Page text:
Sunday, April 24, 2011 1:34 PM
If we are to believe our scientists, everything is energy. Our religious folk continue to believe in the existence of supernatural forces that supersede energy. In doing so, they entrust themselves to the unknown and the imaginary, seemingly in hopes that somehow they won’t die and may even be rewarded.
Other than energy, scientists may seem to have little else to offer.
But wait! They have acknowledged that all is not yet known and that most of what we do know is only probable. Then there is the immense quantity of ‘dark matter’ in the universe that still boggles their research and further encourages the faithful. So is all lost? Are we back to square one with no more than hopes to play with? Have the gargantuan strides that reason has achieved during the last three hundred years come to nothing?
Certainly not! Despite mathematical insistence on probability we now know more than we ever knew. We have put to rout miracles and superstition. With the access of modern technology and the ever widening spread of information, the human mind is continuing to open. We have even found what must surely rejoice the hearts of the faithful - proof of our immortality, perhaps the greatest achievement of science - the discovery that everything is mixed up with everything else as in an enormous eternal soup, and that this is not merely probable, it is true as breakfast.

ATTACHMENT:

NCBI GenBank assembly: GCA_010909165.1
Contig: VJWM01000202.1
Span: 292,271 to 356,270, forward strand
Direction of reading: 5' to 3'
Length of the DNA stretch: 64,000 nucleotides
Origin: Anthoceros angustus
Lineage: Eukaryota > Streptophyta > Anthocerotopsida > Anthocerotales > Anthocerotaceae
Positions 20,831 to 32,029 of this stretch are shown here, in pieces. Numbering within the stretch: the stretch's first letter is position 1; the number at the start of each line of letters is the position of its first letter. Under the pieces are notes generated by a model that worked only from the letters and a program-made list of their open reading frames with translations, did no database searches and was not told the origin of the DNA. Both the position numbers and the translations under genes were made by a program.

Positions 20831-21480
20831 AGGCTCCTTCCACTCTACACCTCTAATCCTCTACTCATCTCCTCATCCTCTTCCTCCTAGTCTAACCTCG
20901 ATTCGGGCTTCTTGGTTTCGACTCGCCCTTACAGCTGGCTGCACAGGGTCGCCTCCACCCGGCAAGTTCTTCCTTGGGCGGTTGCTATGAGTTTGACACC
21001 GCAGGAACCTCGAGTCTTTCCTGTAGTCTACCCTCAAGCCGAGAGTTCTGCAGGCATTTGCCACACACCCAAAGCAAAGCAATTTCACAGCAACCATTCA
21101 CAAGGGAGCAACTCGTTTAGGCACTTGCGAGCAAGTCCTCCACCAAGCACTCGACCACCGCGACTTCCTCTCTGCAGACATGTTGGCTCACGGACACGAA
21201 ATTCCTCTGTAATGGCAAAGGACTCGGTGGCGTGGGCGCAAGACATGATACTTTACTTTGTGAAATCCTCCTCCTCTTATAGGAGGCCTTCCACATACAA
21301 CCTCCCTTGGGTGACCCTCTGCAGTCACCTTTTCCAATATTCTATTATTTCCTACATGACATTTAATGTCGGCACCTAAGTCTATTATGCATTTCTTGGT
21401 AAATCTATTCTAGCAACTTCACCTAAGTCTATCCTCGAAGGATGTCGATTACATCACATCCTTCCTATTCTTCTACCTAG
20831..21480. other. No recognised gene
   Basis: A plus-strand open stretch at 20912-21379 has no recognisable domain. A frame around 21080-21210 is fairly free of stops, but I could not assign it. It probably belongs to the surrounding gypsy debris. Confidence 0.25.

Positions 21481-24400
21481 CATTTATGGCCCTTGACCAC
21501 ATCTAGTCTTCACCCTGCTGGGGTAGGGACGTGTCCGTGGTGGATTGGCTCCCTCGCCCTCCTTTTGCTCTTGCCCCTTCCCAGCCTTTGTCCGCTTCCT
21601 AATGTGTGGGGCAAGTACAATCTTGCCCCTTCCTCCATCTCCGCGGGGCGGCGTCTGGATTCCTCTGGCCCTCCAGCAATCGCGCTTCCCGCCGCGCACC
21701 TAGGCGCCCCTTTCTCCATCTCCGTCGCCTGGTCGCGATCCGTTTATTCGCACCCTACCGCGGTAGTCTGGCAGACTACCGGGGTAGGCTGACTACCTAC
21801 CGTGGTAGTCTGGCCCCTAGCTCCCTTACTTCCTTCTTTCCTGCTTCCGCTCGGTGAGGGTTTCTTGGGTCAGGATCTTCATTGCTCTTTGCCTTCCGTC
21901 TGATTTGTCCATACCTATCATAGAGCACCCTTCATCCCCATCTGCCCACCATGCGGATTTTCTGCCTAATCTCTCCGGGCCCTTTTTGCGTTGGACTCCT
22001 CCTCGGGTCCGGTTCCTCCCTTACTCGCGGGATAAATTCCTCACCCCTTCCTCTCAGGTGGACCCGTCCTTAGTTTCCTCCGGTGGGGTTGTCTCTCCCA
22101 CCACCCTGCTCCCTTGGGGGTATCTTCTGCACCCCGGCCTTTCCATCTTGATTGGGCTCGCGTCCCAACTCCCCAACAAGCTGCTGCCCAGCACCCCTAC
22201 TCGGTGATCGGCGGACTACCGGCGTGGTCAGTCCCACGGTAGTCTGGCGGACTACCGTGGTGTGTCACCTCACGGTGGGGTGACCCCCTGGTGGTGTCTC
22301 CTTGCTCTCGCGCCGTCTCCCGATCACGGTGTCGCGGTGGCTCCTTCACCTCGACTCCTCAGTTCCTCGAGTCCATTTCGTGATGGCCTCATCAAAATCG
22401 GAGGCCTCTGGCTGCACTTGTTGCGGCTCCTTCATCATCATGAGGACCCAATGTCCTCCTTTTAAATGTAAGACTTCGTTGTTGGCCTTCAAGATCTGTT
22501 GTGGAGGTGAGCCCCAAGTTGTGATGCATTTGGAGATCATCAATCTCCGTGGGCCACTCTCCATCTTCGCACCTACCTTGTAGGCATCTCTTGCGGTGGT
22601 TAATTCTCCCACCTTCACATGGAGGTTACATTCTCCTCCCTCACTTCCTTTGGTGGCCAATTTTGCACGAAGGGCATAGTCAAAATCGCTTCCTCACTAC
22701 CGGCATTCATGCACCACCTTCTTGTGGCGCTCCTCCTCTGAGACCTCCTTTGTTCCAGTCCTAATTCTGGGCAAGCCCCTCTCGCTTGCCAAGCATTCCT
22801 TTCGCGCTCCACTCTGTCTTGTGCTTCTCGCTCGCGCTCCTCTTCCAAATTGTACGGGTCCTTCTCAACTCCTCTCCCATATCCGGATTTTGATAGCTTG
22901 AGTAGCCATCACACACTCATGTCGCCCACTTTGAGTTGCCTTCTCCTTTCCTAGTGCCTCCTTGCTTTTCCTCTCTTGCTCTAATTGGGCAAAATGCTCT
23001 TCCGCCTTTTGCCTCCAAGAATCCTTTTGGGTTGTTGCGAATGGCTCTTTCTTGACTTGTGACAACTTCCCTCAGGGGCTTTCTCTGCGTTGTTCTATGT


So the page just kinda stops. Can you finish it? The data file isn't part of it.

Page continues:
Two pieces of evidence prove this achievement, both physical: our digestive tract and what happens to our bodies at death. No kidding! Consider: we feed ourselves with meats, vegetables and drink which become part of us or are eventually dispelled back to form more food and drink. Secondly, our dead bodies become smoke and steam or feed a myriad beneficiaries that in turn eat plants and animals which then also become meats, vegetables, drink and other humans. Round and round it all goes, and has done so for millions of years. Even the wind and rain take part.
Each atom in our fingers has been virtually everywhere and keeps coming back for more: sometimes it’s in the clouds, or part of a butterfly, or a fish, sometimes it’s part of a building or a book or a plane, always on the move, taking part in an endless exchange: sometimes very slowly, as when we grow; sometimes quickly as in an explosion. But it never stops moving. And that goes for every one of our trillions of atoms.
It’s not a matter of hope. That’s what happens, which is why it’s worth believing!